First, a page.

US5186992A (en) * 1990-03-12 1993-02-16 The Bentley-Harris Manufacturing Company Braided product and method of making same

Patent Citations (10)

* Cited by examiner, † Cited by third party
Publication number Priority date Publication date Assignee Title
US2983182A (en) * 1957-07-17 1961-05-09 Samuel M Shobert Apparatus for fabricating reinforced plastic tubing
US4862922A (en) * 1983-01-18 1989-09-05 The Bentley-Harris Manufacturing Company Abrasion resistant sleeve for flat substrates
US4891256A (en) * 1983-04-26 1990-01-02 The Bentley-Harris Manufacturing Co. Wraparound closure device and a method of making same
US4754685A (en) * 1986-05-12 1988-07-05 Raychem Corporation Abrasion resistant braided sleeve
US4877660A (en) * 1987-02-09 1989-10-31 Raychem Corporation Recoverable fabric sleeve
US4870887A (en) * 1988-03-18 1989-10-03 The Bentley-Harris Manufacturing Company Braided sleeve
US4929478A (en) * 1988-06-17 1990-05-29 The Bentley-Harris Manufacturing Company Protective fabric sleeves
US4946722A (en) * 1988-09-30 1990-08-07 The Bentley-Harris Manufacturing Company Protective fabric sleeves
US4939819A (en) * 1989-06-28 1990-07-10 The Bentley-Harris Manufacturing Company Wraparound closure device
US5186992A (en) * 1990-03-12 1993-02-16 The Bentley-Harris Manufacturing Company Braided product and method of making same

Cited By (20)

* Cited by examiner, † Cited by third party
Publication number Priority date Publication date Assignee Title
US8435216B2 (en) 1997-08-21 2013-05-07 Braidlock Limited Method of securing a line to a patient, fasteners, and their use to secure a line to a patient
US7766880B1 (en) 1997-08-21 2010-08-03 Sull Limited Method of securing a line to a patient, fasteners and their use to secure a line to a patient
US6227094B1 (en) 1998-04-27 2001-05-08 Federal-Mogul Systems Protection Group, Inc. Braided tubular article
WO1999055945A1 (en) * 1998-04-27 1999-11-04 Federal-Mogul Systems Protection Group Inc. Braided tubular article with restraining element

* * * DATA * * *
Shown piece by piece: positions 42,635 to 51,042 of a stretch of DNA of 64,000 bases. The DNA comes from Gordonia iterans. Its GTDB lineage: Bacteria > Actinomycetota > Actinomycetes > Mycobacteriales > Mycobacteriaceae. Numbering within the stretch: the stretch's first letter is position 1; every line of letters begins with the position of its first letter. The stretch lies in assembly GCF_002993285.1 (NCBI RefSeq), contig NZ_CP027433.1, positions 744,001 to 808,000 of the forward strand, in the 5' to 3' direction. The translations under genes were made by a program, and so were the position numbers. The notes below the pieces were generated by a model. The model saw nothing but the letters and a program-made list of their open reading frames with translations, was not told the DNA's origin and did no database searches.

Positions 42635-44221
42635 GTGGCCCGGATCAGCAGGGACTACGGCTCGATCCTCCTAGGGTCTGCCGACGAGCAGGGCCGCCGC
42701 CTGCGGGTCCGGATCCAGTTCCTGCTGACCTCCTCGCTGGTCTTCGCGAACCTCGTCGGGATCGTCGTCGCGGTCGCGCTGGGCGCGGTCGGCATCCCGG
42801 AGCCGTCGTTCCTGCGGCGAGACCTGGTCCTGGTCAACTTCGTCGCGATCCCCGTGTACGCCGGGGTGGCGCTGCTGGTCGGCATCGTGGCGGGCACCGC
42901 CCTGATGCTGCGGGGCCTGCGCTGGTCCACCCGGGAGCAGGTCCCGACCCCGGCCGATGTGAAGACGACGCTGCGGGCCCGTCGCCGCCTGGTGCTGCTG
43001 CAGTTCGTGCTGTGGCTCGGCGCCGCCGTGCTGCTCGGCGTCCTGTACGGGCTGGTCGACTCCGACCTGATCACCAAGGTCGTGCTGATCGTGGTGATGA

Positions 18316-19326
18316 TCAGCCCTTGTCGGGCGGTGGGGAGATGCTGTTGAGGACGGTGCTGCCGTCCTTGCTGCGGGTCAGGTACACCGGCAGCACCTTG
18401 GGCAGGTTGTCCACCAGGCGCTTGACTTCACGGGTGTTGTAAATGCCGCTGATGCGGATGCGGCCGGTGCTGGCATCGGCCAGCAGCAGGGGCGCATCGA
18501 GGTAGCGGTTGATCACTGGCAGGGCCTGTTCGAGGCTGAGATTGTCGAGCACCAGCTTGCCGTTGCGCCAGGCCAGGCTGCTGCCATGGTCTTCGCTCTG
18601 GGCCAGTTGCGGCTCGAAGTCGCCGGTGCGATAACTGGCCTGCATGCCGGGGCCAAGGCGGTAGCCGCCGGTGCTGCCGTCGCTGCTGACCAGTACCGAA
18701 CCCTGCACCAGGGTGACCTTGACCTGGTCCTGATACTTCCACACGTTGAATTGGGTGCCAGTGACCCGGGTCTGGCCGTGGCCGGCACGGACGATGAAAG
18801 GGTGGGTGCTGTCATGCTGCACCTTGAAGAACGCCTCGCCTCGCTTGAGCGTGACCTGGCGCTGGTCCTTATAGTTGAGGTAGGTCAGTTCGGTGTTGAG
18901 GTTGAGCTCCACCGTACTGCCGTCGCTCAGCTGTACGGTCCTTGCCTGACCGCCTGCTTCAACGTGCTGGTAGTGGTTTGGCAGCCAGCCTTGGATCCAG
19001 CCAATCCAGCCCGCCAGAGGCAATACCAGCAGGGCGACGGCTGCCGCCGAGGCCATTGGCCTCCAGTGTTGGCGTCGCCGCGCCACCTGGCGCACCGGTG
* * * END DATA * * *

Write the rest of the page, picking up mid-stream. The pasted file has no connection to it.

US20040250840A1 (en) * 2003-06-12 2004-12-16 Baker Diane A. System for preserving paintbrush bristles
US7140061B2 (en) 2003-06-12 2006-11-28 Baker Diane A System for preserving paintbrush bristles
US20070056130A1 (en) * 2003-06-12 2007-03-15 Baker Diane A System and method for preserving paintbrush bristles
ES2239898A1 (en) * 2004-03-18 2005-10-01 Relats, S.A. Protective tube.
CN1957512B (en) 2004-03-18 2012-07-11 西班牙瑞纳智集团有限公司 Protective tube
WO2005091456A1 (en) * 2004-03-18 2005-09-29 Relats, S.A. Protective tube
US20090221970A1 (en) * 2005-07-13 2009-09-03 Marc Howard Spinoza Method and apparatus for securing a line to a patient
US8361034B2 (en) 2005-07-13 2013-01-29 Braidlock Limited Method and apparatus for securing a line to a patient
US9072871B2 (en) 2008-10-28 2015-07-07 Braidlock Limited Methods and apparatus for securing a line
US20120318397A1 (en) * 2011-06-15 2012-12-20 Aerazur, S.A. Corrugated, open-sleeve conduit for use principally for aircraft
US9386800B2 (en) 2012-09-21 2016-07-12 R.J. Reynolds Tobacco Company Fibrous composite tobacco-containing materials
US9591875B2 (en) 2012-09-21 2017-03-14 R. J. Reynolds Tobacco Company Fibrous composite tobacco-containing materials
WO2016070033A1 (en) * 2014-10-30 2016-05-06 Federal-Mogul Powertrain, Inc. Braided textile sleeve with self-sustaining expanded and contracted states and method of construction thereof
US10167581B2 (en) 2014-10-30 2019-01-01 Federal-Mogul Powertrain Llc Braided textile sleeve with self-sustaining expanded and contracted states and method of construction thereof
US10202714B2 (en) 2014-10-30 2019-02-12 Federal-Mogul Powertrain Llc Braided textile sleeve with self-sustaining expanded and contracted states and method of construction thereof
WO2017139427A1 (en) * 2016-02-09 2017-08-17 Federal-Mogul Powertrain Llc Braided textile sleeve with self-sustaining expanded and contracted states and enhanced "as supplied" bulk configuration and methods of construction and supplying bulk lengths thereof

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Owner name: HILEC, INC., NEW YORK

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Effective date: 19920811

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Free format text: PATENT EXPIRED DUE TO NONPAYMENT OF MAINTENANCE FEES UNDER 37 CFR 1.362